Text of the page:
Category Archives: Social Media

SnapCuts Video Messages



The nuances of human interaction are so complex that even as adults we often misunderstand one another and at other times, we want to shout our message plainly from the rooftops. So to help us communicate more effectively, SnapCuts offers video messaging using prepared clips from film and TV to help pass on the message with clarity. Think “I’m sorry”, “Thanks for being my friend”, “I got the job!”

SnapCuts

The SnapCuts website lets you create the message you want to convey from a fair selection of clips from film and TV. Some are definitely classics, others are unknowns (to me anyway), but there’s enough to get your message over, which is probably the main thing. There is tag search, so if you are looking for clips that have a particular theme, you can find them easily enough. The site has an easy-to-use editor – the snapper – that lets you set up a string of clips, if that’s what you need.

The site is free to use and all the clips are legally licensed too, so there’s no dodgy stuff here. The business model is to encourage rights owners to license the clips in return for a link from SnapCuts to where the full film or TV show can be purchased. Nice idea.

Interview by Jeffrey Powers of Geekazine and Andy Smith of Geocaching World.

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Peel Recommends TV Shows For You



Peel on iOS and AndroidIn the “old days” finding enjoyable TV programmes relied on three sources – in programme advertising for another show, flicking through the channels or your friends saying, “Did you watch xxxx last night? It’s brilliant!” At CES, Andy and Courtney discover Peel, a fourth way of discovering great new TV shows.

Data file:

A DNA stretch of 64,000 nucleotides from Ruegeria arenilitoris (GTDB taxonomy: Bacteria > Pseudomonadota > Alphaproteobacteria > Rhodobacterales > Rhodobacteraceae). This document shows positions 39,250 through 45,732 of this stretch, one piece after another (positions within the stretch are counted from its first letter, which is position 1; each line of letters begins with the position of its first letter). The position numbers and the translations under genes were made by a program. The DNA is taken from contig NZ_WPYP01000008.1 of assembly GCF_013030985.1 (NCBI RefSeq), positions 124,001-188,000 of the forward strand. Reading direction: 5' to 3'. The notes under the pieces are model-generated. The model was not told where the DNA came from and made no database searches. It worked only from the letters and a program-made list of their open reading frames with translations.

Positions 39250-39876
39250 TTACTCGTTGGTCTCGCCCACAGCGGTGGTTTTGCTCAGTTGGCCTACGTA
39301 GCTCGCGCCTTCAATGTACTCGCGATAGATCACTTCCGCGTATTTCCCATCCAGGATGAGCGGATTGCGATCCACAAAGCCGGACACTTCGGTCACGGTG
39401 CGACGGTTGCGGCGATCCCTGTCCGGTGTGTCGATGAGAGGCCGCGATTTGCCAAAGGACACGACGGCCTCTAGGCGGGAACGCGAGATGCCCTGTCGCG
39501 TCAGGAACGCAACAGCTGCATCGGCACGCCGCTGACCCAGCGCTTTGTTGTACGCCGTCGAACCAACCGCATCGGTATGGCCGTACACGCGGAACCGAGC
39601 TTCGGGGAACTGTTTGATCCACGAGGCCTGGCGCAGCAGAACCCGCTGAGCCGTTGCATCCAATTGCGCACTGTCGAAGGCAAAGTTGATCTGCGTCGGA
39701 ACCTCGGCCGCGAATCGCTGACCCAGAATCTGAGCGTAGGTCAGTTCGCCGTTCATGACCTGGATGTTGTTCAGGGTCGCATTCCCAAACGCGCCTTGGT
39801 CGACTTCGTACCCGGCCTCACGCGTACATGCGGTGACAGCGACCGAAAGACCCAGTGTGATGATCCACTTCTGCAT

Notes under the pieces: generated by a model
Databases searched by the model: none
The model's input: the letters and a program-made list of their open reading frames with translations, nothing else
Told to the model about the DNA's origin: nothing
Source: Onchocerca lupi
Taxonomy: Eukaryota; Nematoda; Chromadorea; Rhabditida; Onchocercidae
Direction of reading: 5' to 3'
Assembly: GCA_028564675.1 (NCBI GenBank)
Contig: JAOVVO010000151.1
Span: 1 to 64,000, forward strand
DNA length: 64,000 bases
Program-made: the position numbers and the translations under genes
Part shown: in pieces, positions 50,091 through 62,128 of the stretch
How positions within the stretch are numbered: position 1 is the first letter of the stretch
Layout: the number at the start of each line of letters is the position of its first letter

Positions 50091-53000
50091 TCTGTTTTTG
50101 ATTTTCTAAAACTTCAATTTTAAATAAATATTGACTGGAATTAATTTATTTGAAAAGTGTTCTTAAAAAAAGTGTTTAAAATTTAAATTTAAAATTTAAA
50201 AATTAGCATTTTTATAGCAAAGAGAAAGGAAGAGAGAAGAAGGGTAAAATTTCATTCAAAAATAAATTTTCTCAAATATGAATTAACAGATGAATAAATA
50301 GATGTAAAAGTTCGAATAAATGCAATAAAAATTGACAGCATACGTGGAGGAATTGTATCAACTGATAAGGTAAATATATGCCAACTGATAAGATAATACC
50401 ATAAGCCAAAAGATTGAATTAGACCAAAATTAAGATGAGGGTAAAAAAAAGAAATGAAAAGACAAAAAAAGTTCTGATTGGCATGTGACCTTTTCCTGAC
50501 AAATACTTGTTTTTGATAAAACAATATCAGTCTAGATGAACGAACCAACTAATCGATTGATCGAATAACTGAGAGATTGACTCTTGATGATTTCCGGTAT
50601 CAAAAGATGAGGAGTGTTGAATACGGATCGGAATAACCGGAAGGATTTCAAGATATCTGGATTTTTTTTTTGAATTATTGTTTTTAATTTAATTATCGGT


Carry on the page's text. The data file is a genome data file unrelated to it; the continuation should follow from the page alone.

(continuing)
Peel is an iPhone and Android app which offers show recommendations based on your viewing habits and the shows that your friends and family are watching.

The app offers “Top picks” based on what you watch and you can rate shows as favourites or as “guilty pleasures” – I think we all know what that means! The app also gives “Friends’ favourites”, the shows that everyone else is watching, so you can catchup with what’s hot.

It’s not clear whether Peel is US-centric or not, but it’s a free app, so there’s nothing to lose.

Interview by Andy McCaskey and Courtney Wallin of SDR News and RV News Net.

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Acoustic Research AirPlay Wireless Audio System



Jeremy from Vox International, representing Acoustic Research, dropped by the TPN studio at the Consumer Electronics Show to talk a little bit about the new AirPlay Wireless Audio System that they introduced at the show.  As the name implies, the system is based on iTunes and it allows you to free your iTunes library from you computer or mobile device and stream the audio anywhere in your house.

While there are a number of AirPlay devices on the market, Acoustic Research hopes to separate themselves from the group by, not only their famous name, but also with quality and pricing.  Users will be able to tether multiple players together so that they can have them in separate rooms, creating a whole-house audio system.

The box has 10w x 2 for audio power and will be available this April for $129.99.  You can learn more from Acoustic Research.

Interview by Todd Cochrane of Geek News Central for the TechPodcast Network.

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Careverge Takes A Social Approach To Health



Careverge logoThe fast pace of modern Western life doesn’t lend itself to a healthy lifestyle and many of us struggle to keep on top of the weight and exercise regularly, including myself. Careverge can help as a one-stop health and well-being site that brings together fitness, health and support in one place. Careverge’s Henry de Phillips talks to Jamie Davis of the MedicCast and the Nursing Show about what the site can offer.